We also expected a heterodimerization and thus a 36 nm peak for actin-rich peripheral ruffles. One reason for the absence of the 36 nm peak for this region could be that the number of ErbB2 homodimers was probably so large that the 36 nm peak was not visible in the pair correlation function (Figure 3A). Therefore, data was additionally analyzed by conducting a search for linear QD-chains in all data sets (Figure 5). Indeed, we were now able to detect linear particle chains with an inter-label distance of 36 ± 15 nm consisting of six or more particles in actin-GFP-rich membrane regions. In contrast, long, linear QD-chains remained undetected in actin-GFP low membrane regions, likely due to the limited labeling efficiency. This resulted in a reduced probability of detecting six or more particles in one line. The labeling efficiency is unknown; though assuming a high labeling efficiency of 70% would produce only a 0.76 = 12% probability of finding a linear chain of six. This suggests that there may not have been sufficient QD-labels in the flat areas for detecting lines.
Thus, our data suggests that EGFR:ErbB2 heterodimers reside both inside and outside actin-GFP-rich regions. An implication of the presence of heterodimers would be a reduction of the membrane diffusion coefficient of a fraction of ErbB2 that becomes immobilized to actin via EGFR. Note that such immobilization would not occur for ErbB3 as this receptor form heterodimers with ErbB2 instead of EGFR (Varadi et al., 2019).
By applying correlative FM and STEM to single, QD-labeled ErbB2 proteins in actin-GFP transduced breast cancer cells; it was possible to detect distinct distribution patterns of membrane ErbB2 in dependency of the underlying actin content. Putative signaling active ErbB2 homodimers were detected in membrane regions with densely packed actin filaments, but not in regions without actin-GFP. The observation of a peak in the label pair distance of 36 nm suggests an interaction of ErbB2 with cortical actin filaments, most probably via heterodimerization with EGFR.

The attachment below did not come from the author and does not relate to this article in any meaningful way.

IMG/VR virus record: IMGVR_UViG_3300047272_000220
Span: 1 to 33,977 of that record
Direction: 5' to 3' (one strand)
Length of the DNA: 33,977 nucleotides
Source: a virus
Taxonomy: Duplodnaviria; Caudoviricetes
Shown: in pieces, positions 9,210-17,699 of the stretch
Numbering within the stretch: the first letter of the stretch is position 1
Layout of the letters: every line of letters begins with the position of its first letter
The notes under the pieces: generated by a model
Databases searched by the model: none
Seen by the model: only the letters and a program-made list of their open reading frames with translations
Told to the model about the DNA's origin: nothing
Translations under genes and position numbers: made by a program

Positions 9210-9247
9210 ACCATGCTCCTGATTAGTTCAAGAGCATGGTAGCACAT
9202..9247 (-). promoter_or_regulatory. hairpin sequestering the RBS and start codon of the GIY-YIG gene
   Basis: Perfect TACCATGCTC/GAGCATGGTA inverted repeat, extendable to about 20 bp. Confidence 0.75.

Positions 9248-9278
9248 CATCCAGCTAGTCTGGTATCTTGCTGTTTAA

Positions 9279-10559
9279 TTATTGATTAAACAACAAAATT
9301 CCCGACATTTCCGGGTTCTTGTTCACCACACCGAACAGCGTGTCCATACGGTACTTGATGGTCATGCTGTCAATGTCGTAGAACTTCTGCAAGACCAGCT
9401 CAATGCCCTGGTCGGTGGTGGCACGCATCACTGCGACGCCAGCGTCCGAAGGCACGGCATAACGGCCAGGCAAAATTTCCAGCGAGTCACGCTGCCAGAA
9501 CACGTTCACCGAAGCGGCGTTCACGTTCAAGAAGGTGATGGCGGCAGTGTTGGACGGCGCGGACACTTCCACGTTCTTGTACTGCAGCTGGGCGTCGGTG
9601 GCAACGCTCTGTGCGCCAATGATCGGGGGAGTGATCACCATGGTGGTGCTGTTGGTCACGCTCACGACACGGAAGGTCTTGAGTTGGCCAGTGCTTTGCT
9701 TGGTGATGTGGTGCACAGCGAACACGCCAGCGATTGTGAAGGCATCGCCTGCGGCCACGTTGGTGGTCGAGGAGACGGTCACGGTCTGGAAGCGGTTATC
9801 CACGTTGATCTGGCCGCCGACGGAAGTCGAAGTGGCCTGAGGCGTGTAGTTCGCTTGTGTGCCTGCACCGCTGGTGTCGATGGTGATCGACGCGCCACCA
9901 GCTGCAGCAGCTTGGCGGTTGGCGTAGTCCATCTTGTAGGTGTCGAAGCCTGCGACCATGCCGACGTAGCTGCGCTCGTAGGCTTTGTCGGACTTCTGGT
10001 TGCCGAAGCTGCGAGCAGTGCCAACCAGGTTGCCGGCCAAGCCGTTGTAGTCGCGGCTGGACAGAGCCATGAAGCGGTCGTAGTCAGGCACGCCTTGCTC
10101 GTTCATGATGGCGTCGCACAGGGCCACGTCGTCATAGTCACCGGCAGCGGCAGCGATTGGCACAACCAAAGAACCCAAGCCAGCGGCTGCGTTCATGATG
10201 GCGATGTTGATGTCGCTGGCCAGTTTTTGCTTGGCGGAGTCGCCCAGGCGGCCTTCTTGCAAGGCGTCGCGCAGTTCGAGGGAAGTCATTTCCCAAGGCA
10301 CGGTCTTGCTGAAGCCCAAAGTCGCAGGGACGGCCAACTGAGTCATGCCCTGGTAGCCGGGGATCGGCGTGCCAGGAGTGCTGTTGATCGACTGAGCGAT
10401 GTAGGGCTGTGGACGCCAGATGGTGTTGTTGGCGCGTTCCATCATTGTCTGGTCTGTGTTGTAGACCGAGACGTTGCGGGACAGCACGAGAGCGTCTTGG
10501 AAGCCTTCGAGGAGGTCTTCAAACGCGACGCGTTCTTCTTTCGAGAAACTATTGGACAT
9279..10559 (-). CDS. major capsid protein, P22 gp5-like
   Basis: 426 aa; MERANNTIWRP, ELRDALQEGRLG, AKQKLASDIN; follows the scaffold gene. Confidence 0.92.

Data Availability Statement
The datasets generated for this study are available on request to the corresponding author.
ID, FL, and NJ designed the research. ID and PT performed the data analysis. ID and ZM performed the experiments. All authors contributed to the article and approved the submitted version.
The research was funded by the DFG SFB1027, and the Else Kröner-Fresenius-Stiftung.
Conflict of Interest
The authors declare that the research was conducted in the absence of any commercial or financial relationships that could be construed as a potential conflict of interest.
We thank S. Keskin and P. Kunnas for experimental help, T. Trampert for technical support, and E. Arzt for his support through INM. This manuscript has been released as a pre-print at BioRxiv (Dahmke et al., 2020).
The Supplementary Material for this article can be found online at: https://www.frontiersin.org/articles/10.3389/fcell.2020.00521/full#supplementary-material
FIGURE S1 | Light microscopy of Actin- and ErbB2 stained SKBR3 cell displayed in Figure 2 of the main text to indicate membrane ruffles. (A) Peripheral ruffles appear as darker gray structures at the cell edge in the direct interference contrast (DIC) image. (B) Actin-green fluorescent protein (GFP) gives a strong signal at the same positions. (C) Quantum dot (QD)-stained ErbB2 molecules overlay with actin-containing peripheral ruffles. (D) Overlay of the DIC, GFP and QD-channel as displayed in (A–C).
FIGURE S2 | ErbB2 stained SKBR3 cell without actin-GFP. (A) Cropped fluorescence micrograph of SKBR3 breast cancer cells showing QD-labeled membrane ErbB2 in red. Cell marked with ∗ was lost during EM preparation process. (B) Corresponding low magnification scanning transmission electron micrograph of graphene covered breast cancer cells taken at the same area, Magnification M = 1000×. (C) High resolution scanning transmission electron (STEM) micrographs of region marked in a-b. QD-labels appear as white dots, M = 100,000×. (D) Pair correlation function g(r) as function of pair distance r of QD-labeled ErbB2 in flat regions without actin-GFP.